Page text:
Published on 04/13/16

Iron bacteria are not dangerous, but control can be extremely difficult

By Adam Speir

The smell of foul odors as well as the sight of brown or red, slimy substances or an oily sheen on the surface of streams and wetlands has some people concerned about water quality.

As the University of Georgia Cooperative Extension agent in Morgan County, Georgia, homeowners I talk to immediately believe a foreign contaminant or hazardous material is causing the problem. The truth is, people are witnessing the result of a naturally occurring – and fairly common – issue related to minerals, chemistry and biology.

Microorganisms, known as “iron bacteria” or “iron-eating bacteria,” are commonly found in soil, surface water and shallow groundwater. While most bacteria get their energy from decomposing organic matter, these bacteria derive their energy from oxidizing ferrous iron.

Iron has two forms in the environment. Ferrous iron, which is in a reduced state, is mobile in anaerobic, or oxygen-free, environments. Ferric iron, which is the oxidized form, is insoluble in aerobic, or oxygen-rich, environments, forming solid, rust-colored particles.

Iron bacteria residue occurs where an area of water becomes exposed to oxygen. The iron bacteria use the oxygen in this zone to convert ferrous iron into ferric iron. As a result, the iron changes into a rusty, red precipitate. This material can also appear as a fluffy or filamentous, organic material as a result of the bacteria growing.

Another indicator of the presence of iron bacteria is a foul, swampy odor, similar to the smell of rotten vegetables. An oily sheen may also appear in streams and pond banks.

Unlike some bacteria that are concerns in surface water or groundwater, iron bacteria have not been shown to pose any human health risks. But, especially in plumbing and wells, the red, slimy sludge that the bacteria produce can clog pipes and pumps.

Although a limited number of iron bacteria can exist in groundwater, they typically exist on top of the ground. If these bacteria are present in a well, it is most likely the result of an introduction from surface water or soil during well drilling, pump installation or any other maintenance or pump work. The bacteria can be introduced by pipes or pumps that were on the bare ground during construction, where iron bacteria live in the soil.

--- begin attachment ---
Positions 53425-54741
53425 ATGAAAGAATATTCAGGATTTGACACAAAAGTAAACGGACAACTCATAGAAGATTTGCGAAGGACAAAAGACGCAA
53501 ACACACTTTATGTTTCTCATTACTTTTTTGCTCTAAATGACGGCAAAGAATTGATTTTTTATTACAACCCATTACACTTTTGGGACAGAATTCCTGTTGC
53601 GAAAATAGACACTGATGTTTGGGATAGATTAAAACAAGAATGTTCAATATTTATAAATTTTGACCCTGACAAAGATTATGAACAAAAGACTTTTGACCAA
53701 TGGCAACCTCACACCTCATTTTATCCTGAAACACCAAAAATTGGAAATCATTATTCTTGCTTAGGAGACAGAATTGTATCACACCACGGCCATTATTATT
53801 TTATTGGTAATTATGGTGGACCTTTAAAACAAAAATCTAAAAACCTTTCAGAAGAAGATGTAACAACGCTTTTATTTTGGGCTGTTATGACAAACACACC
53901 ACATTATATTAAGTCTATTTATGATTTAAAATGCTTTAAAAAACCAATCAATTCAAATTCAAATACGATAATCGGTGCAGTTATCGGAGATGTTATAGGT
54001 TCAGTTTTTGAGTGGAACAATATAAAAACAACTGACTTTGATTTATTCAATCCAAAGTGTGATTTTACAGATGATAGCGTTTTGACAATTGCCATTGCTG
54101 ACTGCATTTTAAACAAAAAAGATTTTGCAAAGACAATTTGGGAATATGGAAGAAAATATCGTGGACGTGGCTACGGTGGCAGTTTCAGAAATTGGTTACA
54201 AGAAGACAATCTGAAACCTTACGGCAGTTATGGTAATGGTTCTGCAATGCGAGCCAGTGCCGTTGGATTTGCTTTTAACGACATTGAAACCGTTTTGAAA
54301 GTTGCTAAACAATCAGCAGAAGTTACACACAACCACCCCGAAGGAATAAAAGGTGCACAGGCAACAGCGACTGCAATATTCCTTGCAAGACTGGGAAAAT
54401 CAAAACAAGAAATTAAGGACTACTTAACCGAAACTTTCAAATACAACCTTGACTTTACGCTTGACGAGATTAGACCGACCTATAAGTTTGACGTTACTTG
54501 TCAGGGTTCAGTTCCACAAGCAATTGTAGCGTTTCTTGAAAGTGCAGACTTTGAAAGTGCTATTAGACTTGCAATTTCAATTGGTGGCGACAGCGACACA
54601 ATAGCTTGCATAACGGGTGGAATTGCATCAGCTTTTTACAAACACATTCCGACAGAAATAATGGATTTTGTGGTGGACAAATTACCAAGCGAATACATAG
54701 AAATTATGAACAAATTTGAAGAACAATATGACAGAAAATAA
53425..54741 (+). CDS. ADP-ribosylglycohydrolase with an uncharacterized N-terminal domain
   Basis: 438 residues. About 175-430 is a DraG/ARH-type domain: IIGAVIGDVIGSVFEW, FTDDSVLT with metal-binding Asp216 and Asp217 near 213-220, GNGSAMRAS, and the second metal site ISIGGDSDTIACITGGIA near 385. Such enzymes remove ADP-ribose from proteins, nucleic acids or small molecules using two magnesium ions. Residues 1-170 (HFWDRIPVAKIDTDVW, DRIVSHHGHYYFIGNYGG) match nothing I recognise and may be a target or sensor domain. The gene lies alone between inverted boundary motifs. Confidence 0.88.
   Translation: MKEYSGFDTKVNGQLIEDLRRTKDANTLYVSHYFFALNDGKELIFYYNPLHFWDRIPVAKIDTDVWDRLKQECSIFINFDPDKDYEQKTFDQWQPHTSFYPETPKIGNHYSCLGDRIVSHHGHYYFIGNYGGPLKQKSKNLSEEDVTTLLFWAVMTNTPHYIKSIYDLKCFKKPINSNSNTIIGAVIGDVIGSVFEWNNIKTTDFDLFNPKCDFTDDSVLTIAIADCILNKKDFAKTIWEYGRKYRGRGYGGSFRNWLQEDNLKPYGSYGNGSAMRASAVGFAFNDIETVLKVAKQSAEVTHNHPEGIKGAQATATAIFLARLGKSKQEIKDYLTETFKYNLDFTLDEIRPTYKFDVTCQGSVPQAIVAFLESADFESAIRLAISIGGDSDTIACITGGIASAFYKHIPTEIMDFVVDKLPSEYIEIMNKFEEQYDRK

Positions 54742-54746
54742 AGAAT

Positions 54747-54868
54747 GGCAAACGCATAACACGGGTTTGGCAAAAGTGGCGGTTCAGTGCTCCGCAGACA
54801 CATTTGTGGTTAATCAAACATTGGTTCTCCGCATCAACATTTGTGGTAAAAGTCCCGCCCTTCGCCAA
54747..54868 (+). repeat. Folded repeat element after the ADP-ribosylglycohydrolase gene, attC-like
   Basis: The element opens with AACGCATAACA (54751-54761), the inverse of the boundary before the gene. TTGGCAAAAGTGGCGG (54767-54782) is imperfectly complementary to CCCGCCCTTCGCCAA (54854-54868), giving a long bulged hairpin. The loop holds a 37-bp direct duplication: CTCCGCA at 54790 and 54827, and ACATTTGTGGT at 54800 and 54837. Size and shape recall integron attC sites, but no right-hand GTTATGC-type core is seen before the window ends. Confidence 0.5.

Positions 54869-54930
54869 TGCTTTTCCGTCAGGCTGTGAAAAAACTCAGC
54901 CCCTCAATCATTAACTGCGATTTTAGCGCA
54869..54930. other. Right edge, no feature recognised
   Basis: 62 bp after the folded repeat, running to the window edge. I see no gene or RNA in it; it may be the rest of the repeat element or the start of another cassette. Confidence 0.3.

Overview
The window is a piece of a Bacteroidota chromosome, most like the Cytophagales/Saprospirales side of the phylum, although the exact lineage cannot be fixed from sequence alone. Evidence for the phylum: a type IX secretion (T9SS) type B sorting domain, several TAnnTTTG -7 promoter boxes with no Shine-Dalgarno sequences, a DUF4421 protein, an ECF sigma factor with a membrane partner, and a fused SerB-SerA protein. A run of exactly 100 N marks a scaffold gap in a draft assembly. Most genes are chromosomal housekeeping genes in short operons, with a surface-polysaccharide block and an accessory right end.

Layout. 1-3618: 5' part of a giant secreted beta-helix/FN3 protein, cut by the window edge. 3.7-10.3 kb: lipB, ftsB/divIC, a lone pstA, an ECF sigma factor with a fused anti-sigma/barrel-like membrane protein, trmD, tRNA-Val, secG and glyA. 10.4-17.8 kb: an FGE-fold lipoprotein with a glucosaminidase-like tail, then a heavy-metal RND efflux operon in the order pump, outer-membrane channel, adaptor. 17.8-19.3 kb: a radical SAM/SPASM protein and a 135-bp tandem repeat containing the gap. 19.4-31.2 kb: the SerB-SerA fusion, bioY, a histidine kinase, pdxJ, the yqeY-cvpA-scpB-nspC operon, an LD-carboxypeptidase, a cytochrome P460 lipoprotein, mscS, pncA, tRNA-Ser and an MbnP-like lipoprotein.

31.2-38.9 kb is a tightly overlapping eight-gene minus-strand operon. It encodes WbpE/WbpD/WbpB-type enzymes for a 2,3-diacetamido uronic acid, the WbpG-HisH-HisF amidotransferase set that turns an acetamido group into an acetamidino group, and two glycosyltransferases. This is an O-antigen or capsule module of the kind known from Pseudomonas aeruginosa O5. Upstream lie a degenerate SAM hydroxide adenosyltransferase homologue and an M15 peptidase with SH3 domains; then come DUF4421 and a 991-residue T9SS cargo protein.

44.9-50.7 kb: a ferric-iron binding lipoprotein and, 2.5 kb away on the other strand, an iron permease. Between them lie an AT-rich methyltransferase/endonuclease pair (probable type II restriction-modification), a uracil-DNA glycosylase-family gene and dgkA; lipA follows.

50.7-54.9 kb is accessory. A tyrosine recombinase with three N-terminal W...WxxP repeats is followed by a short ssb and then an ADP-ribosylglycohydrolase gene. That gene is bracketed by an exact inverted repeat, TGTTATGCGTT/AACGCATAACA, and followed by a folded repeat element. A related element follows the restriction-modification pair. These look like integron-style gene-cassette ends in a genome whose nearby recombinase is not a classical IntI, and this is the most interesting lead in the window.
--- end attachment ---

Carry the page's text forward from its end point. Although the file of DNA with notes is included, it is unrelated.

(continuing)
Well drillers can also introduce these bacteria by using chlorine-free drilling water, which may contain iron bacteria. After construction, iron bacteria can enter a poorly constructed or maintained well through flooding surface water, septic systems or other sources.

No tests are typically conducted to determine if iron bacteria are present in groundwater as visual inspection is usually sufficient for identification. No drinking water standards exist (as with total coliform or E. coli) since there are no human health concerns. Positive test results for total coliform bacteria would indicate that surface water has entered a well and could also indicate the likelihood that the water contains iron bacteria.

If iron bacteria are found in a well, control can be extremely difficult, so prevention is key. Control is much easier early on, before the problem becomes severe. In the early stages of bacterial infestation, half-yearly applications of shock chlorination can be effective.

If heavily infested, control measures will be expensive and only partially successful. In severe cases, the pumping equipment must be removed and disinfected, the well casing must be scrubbed and shock chlorination needs to be applied to the well. UGA Extension recommends a higher chlorine concentration for shock treatment than for treatment of other bacterial contaminations (500 ppm as compared to 200 ppm). Given the difficulty of disinfecting the well, pumping equipment and well casing, working with a qualified well professional is recommended.

Again, seeing iron bacteria in creeks and wetlands can be alarming, but the resulting residue is a natural occurrence. And, it isn’t the result of pollution and causes no risk to human health. However, when these bacteria are introduced into groundwater and wells, water quality and plumbing problems can quickly arise.

For assistance with potential water contamination by iron bacteria, contact your local UGA Extension office through and a local, certified well professional. More information can be found in the UGA Extension publication "Iron (Manganese) and Sulfur Bacteria in Your Well Water" (Bulletin 1457).

Robert Adam Speir is the University of Georgia Cooperative Extension agent in Madison County.

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